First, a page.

Pond Pumps

Pumping water keeps your fish and plants healthy

Much like swimming pools, garden ponds require pumps to keep the water circulating. Standing water promotes the growth of algae and creates the perfect breeding ground for insect pests, including mosquitoes, which can spread disease.

More importantly, however, pond pumps aerate the water; that is, they help supply the water with much-needed oxygen. Without oxygen, the plants and animals in your pond will die. In larger bodies of water, oxygen enters through the surface, as well as through natural disturbances like waves, rapids and waterfalls. In a pond, however, the surface area is extremely limited, as are these disturbances.

Additions like waterfalls or pond fountains increase the opportunity for oxygen to enter the water, but these are generally not large enough to provide the level of aeration required to keep pond plants and animals thriving. Pond pumps are a necessary component of any healthy backyard pond.

Types of Pond Pumps

There are several types of pond pumps to chose from, including:

  • Solar pond pumps. Environmentally conscious homeowners will appreciate a pond pump that generates much of its own power from the sun. However, most solar pond pumps cannot generate enough energy to aerate an entire pond, so they are best used to create aerating water features, such as waterfalls and pond fountains, or as a secondary pond pump. Of course, if you have a particularly small pond, a solar powered pond pump may be sufficient.
  • Submersible pond pumps. As their name suggests, submersible pond pumps are designed to be placed underwater. Because of this, they cannot be seen or heard, so they are ideal for ponds in small backyards or near decks or patios. Submersible pumps can also be used to drain the pond when necessary, and this added function tends to make them worth the higher cost.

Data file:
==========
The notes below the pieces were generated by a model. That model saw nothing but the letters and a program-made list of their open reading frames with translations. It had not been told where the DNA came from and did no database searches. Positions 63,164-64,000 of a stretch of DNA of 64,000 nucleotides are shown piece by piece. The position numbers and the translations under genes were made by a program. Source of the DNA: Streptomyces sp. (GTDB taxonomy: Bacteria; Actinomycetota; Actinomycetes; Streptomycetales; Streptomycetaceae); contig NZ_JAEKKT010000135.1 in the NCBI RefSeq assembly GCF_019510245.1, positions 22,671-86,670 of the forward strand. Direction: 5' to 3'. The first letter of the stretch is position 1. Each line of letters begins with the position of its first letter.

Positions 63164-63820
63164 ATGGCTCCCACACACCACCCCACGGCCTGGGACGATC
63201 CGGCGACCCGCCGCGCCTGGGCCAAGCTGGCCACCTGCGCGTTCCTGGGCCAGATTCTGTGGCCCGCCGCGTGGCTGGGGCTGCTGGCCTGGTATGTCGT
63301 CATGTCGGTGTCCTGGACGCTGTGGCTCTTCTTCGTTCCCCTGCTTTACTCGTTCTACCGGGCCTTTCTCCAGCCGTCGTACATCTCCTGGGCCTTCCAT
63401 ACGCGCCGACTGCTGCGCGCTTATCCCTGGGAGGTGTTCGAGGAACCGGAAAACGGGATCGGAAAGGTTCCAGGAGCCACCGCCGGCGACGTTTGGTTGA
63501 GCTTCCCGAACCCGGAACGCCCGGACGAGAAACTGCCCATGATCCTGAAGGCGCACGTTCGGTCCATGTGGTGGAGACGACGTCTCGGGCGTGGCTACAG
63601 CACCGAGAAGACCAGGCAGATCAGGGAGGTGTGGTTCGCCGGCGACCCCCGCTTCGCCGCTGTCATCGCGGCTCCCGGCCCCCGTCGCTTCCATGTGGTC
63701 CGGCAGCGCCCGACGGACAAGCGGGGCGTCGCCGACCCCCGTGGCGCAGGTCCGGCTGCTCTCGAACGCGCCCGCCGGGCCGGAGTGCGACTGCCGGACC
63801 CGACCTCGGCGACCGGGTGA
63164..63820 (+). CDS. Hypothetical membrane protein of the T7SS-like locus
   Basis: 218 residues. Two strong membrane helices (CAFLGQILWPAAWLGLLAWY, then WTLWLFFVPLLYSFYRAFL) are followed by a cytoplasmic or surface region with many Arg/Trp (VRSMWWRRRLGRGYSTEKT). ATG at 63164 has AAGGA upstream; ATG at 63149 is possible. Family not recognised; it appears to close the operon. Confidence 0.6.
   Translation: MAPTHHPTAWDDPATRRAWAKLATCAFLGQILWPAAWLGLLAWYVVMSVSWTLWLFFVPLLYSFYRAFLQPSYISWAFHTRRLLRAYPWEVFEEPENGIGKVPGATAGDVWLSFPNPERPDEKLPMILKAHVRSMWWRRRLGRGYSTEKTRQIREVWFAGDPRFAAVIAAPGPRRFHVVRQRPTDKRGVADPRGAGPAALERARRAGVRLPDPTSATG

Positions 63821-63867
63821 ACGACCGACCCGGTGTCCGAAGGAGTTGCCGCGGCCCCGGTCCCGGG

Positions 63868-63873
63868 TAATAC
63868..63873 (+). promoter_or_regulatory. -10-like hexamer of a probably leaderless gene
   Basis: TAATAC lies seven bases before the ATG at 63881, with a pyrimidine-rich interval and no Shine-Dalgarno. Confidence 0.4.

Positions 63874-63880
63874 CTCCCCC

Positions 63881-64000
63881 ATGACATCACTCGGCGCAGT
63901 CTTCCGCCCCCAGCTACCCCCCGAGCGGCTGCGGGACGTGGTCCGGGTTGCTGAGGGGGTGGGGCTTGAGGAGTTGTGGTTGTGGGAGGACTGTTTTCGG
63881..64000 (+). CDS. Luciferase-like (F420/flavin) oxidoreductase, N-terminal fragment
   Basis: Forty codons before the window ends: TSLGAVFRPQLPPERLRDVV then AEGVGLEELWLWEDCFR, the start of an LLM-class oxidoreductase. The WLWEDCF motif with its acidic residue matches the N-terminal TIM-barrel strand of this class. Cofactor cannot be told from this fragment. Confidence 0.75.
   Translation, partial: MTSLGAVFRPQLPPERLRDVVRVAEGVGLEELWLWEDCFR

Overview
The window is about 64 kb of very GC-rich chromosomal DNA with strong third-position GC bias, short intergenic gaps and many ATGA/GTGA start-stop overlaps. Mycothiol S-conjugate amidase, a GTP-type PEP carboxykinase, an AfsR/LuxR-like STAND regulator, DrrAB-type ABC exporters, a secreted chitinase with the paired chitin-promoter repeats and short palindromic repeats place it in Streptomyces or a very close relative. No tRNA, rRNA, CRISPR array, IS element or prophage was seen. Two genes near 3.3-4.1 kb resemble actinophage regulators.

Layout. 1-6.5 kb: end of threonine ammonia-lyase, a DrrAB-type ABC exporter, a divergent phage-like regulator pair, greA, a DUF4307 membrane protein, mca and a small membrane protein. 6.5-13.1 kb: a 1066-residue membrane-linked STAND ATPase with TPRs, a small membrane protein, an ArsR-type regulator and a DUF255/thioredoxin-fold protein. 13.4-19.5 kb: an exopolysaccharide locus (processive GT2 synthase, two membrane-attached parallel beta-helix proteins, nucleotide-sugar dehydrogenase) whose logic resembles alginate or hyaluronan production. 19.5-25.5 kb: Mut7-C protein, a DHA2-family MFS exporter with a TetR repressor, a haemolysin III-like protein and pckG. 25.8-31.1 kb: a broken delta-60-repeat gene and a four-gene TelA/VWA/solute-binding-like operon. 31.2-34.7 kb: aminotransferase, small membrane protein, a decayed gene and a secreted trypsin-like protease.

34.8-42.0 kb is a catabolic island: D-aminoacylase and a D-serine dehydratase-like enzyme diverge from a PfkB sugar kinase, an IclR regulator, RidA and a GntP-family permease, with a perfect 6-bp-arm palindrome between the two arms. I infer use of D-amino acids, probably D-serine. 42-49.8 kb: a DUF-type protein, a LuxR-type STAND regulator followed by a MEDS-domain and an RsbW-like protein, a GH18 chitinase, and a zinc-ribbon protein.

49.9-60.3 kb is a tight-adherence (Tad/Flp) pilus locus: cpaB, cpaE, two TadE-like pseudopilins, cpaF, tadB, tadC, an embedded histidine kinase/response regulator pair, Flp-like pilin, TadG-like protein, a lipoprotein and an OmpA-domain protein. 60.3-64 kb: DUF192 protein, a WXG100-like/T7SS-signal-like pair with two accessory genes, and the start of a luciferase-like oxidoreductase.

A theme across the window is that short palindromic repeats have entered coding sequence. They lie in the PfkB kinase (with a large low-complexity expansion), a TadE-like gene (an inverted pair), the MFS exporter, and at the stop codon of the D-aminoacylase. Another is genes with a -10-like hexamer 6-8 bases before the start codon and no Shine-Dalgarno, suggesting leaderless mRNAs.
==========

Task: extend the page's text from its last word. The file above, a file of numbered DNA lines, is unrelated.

• Low voltage pond pumps. Low voltage pond pumps come in two basic voltages: 12V and 24V. Their limited power confines their use to small ponds or a single small feature like a short waterfall. The main reason people choose a low voltage pond pump is if it will be in an area that can be accessed by young children. Of course, some people also choose low voltage pumps to keep their electricity costs down, but these days, a solar pump is a much better option for this.

In general, it doesn't really matter which type of pump you chose, as long as it's powerful enough to aerate all the water in your pond. Just remember that fish pond pumps need to run constantly to keep the oxygen flowing and your fish healthy and thriving, so pick one that is relatively quiet, especially if your pond is near your outdoor living area.

Top Pond Pump Brands

Some of the most popular pond pump brands are:

  • WunderFlo pond pumps. WunderFlo pumps have been called "the best in the business" for closed systems. These powerful pumps are great for larger garden ponds and higher waterfalls and fountains.
  • Oase pond pumps. Called by some the "market leader for pond technology," Oase makes high efficiency pumps designed to filter heavily polluted water or run larger waterfalls, fountains and watercourses, all while keeping running costs as low as possible.
  • Beckett pond pumps. Beckett pond pumps run on wet-rotor technology, meaning they are oil-less and seal-less and don't need a noisy fan to cool them down; the pump is cooled by the water it pumps. Beckett pumps have the efficiency to handle larger particles and can be positioned horizontally or vertically.
  • Little Giant pond pumps. Little Giant offers two main types of pond pumps: direct drive and magnetic drive. Both are submersible and energy efficient. Direct drive pumps produce greater flow pressure than comparable pumps and are great for larger ponds or for running two water features simultaneously. Mag drive pumps are compact and energy efficient, but their lower capacity makes them best for use with statuary or smaller water features.
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